by Jennifer P. Collins, M.D., FAAP, and
Larry K. Pickering, M.D., FIDSA, FPIDS, FAAP
• Shah MP, Wikswo ME, Barclay L, et al.
“Near Real-Time Surveillance of U.S. Norovirus Outbreaks by the Norovirus Sentinel Testing and Tracking Network – United
States, August 2009–July 2015.” MMWR
Morb Mortal Wkly Rep. 2017;66:185-
Noroviruses are the predominant cause of
foodborne illness in the United States. Since
Food and Drug Administration licensure of
the two currently available rotavirus vaccines
in the U.S. in 2006 and 2008, noroviruses
have become the leading cause of pediatric
Noroviruses are genetically diverse and are
classified into at least six known genogroups
and are further subdivided into at least 38
genetic clusters (genotypes). Worldwide,
genogroup II genotype 4 has been the predominant virus for the past decade. However, new variant
strains emerge within this genotype every two to four
years and frequently are associated with increased
Norovirus gastroenteritis is characterized by sudden onset of nausea, vomiting, watery diarrhea and
abdominal cramps that develop following a 12- to 48-hour
incubation period. Systemic
symptoms such as fever, malaise,
myalgia and headache also may
occur. Symptoms typically last 24
to 60 hours, but longer courses
can occur in young children and the elderly in whom
dehydration can be a major problem.
Reverse-transcriptase polymerase chain reaction
or enzyme immunoassay testing of stool specimens
can confirm the diagnosis. Treatment of norovirus
gastroenteritis is supportive, including oral or intravenous hydration.
Noroviruses are environmentally stable and can
be transmitted from person-to-person, through
consumption of contaminated food or water and
through contact with contaminated environmental
surfaces. Several factors promote spread of noroviruses, including a low infectious dose, large numbers
of viral particles in stool and vomitus, and prolonged
viral shedding. Additionally, asymptomatic excretion
is common in all age groups,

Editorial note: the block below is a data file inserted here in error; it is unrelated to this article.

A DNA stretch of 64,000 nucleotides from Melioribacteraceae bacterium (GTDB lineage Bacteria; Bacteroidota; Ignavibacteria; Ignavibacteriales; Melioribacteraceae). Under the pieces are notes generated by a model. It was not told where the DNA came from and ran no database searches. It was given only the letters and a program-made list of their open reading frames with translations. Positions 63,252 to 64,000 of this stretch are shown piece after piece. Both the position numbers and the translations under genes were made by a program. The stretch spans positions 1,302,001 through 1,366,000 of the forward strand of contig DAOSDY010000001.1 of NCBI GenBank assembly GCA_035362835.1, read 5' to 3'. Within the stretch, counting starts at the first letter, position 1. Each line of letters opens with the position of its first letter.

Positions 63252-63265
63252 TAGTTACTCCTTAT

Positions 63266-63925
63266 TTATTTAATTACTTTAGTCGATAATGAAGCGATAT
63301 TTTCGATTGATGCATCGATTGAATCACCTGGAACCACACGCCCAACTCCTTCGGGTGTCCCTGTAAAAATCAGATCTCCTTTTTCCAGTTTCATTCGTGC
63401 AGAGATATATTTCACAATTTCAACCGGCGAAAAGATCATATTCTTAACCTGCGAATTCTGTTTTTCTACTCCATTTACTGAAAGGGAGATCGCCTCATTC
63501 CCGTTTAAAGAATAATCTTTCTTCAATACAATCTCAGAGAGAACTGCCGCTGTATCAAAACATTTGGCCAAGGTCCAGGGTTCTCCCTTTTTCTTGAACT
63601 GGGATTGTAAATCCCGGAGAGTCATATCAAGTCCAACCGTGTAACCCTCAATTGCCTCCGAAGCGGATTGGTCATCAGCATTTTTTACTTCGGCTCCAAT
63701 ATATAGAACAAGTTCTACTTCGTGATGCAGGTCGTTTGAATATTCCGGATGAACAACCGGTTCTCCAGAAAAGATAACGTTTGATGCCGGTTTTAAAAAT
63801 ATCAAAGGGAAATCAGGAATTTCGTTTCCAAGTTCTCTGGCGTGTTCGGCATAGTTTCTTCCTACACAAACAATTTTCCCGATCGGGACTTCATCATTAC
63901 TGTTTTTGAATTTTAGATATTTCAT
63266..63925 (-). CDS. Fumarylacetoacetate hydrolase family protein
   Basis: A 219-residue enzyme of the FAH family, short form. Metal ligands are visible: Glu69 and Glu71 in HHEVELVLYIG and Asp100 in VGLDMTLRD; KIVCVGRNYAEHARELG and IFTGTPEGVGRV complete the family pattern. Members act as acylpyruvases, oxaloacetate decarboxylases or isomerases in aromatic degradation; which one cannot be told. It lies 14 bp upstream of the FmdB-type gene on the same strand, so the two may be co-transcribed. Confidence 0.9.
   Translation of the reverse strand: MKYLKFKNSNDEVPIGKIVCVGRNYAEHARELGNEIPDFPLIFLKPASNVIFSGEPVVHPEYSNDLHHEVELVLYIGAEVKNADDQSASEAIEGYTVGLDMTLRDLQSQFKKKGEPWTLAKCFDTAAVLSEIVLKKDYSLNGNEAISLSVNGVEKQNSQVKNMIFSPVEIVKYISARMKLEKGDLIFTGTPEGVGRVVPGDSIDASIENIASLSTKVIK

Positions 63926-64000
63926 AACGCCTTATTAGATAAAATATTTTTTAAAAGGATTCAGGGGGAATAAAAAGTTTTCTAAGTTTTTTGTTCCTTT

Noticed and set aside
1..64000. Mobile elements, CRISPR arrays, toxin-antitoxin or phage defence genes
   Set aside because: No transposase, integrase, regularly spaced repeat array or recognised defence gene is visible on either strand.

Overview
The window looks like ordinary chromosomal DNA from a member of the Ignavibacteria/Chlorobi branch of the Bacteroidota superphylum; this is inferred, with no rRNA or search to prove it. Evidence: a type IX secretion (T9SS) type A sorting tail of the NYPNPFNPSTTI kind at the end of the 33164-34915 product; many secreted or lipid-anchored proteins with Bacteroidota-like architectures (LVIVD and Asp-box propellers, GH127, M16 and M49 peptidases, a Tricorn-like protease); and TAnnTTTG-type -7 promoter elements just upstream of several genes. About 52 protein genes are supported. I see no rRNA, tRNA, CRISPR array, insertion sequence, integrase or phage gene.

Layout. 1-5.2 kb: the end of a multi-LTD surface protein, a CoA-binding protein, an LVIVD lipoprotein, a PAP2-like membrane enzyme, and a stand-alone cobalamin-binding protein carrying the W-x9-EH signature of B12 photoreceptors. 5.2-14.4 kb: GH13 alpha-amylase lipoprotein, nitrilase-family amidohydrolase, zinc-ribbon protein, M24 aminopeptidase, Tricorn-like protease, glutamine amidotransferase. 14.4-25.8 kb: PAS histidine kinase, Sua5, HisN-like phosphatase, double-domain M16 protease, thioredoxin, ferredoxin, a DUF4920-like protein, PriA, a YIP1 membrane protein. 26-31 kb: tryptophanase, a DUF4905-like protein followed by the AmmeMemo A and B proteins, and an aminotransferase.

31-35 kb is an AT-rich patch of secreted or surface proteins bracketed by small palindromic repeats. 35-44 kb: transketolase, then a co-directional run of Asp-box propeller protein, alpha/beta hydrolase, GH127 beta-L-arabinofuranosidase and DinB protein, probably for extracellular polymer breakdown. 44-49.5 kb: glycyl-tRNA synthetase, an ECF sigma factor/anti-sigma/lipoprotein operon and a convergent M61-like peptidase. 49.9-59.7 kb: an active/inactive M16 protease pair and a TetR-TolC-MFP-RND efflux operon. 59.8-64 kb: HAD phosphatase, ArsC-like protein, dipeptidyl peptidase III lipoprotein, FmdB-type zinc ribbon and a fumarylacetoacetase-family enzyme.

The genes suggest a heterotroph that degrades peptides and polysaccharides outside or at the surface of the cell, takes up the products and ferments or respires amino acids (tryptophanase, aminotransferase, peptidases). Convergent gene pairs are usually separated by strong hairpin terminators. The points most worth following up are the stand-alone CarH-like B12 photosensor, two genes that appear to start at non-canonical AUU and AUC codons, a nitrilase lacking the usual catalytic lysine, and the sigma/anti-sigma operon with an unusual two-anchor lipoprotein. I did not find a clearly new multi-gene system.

especially young children.
Hand hygiene is the most
important method for preventing transmission of noroviruses. Washing hands with
soap and water has been shown
to be more e;ective than use of
Since 2009, the Centers for Disease Control and
Prevention (CDC) has performed an enhanced na-
tionwide surveillance of norovirus outbreaks.
;e CDC began obtaining epidemiologic data on
norovirus outbreaks through the National Outbreak
Reporting System (NORS) and CaliciNet in 2009.
NORS is a web-based platform for health departments to report waterborne, foodborne and enteric
disease outbreaks of all etiologies, including norovirus. CaliciNet is a nationwide electronic surveillance
system of local and state public health and regulatory
agency laboratories that collects genetic sequences
of norovirus strains associated with gastroenteritis
In 2012, the NoroSTAT surveillance system was
implemented in five states (Minnesota, Ohio, Oregon, Tennessee and Wisconsin). NoroSTAT was designed to integrate the NORS and CaliciNet systems
and thereby reduce reporting lags and incomplete
reporting of norovirus cases. ;e referenced MMWR
article reports data collected
between the three-year periods before and after introduction of the NoroSTAT
NoroSTAT was associated
with a significant decrease in
reporting time — from a median of 21 days to three days
— resulting in near real-time
monitoring of outbreaks in
these five states. NoroSTAT
states also demonstrated a
significant increase in linkage of outbreak data between
the NORS and CaliciNet
systems from 86% to 95%.
More modest improvements
were seen in non-NoroSTAT
states, which was attributed
to improvements in the reporting interface and increased engagement among
reporting agencies. Nationwide, the most common
mode of transmission was person-to-person, and
outbreaks occurred most frequently in long-term
As of August 2016, NoroSTAT was expanded to
include nine states (Massachusetts, Michigan, South
Carolina and Virginia were added to the initial five
sentinel sites). Data collected are representative of
national trends, which can help inform public health
response. ;e NoroSTAT network has demonstrated
a key advancement in norovirus outbreak surveillance by providing near real-time monitoring of norovirus outbreak activity and emerging new strains.
Dr. Collins is a post-residency training fellow in
pediatric infectious diseases at Emory University
School of Medicine. Dr.
Pickering was editor of
the AAP Red Book from
2000-’ 12. He is adjunct professor of pediatrics at Em-
ory University School of Medicine.
More information on noroviruses can
be found in the AAP Red Book, https://
MMWR in Review
Norovirus surveillance system provides near real-time tracking of cases
Which of the following statements are true?
A. The NoroSTAT network has reduced the median interval for reporting of norovirus outbreak data from
21 days to three days.
B. Norovirus is the most common cause of pediatric viral
gastroenteritis in the United States.
C. The most frequent norovirus transmission mode is
D. States in the NoroSTAT network had more complete
reports that better linked epidemiologic and laboratory data.
E. All of the above
Ans w er: E
Courtesy of the Centers for Disease Control and Prevention
The morphology of norovirus virions is demonstrated in this digitally colorized transmission electron microscope image.
Dr. Collins Dr. Pickering
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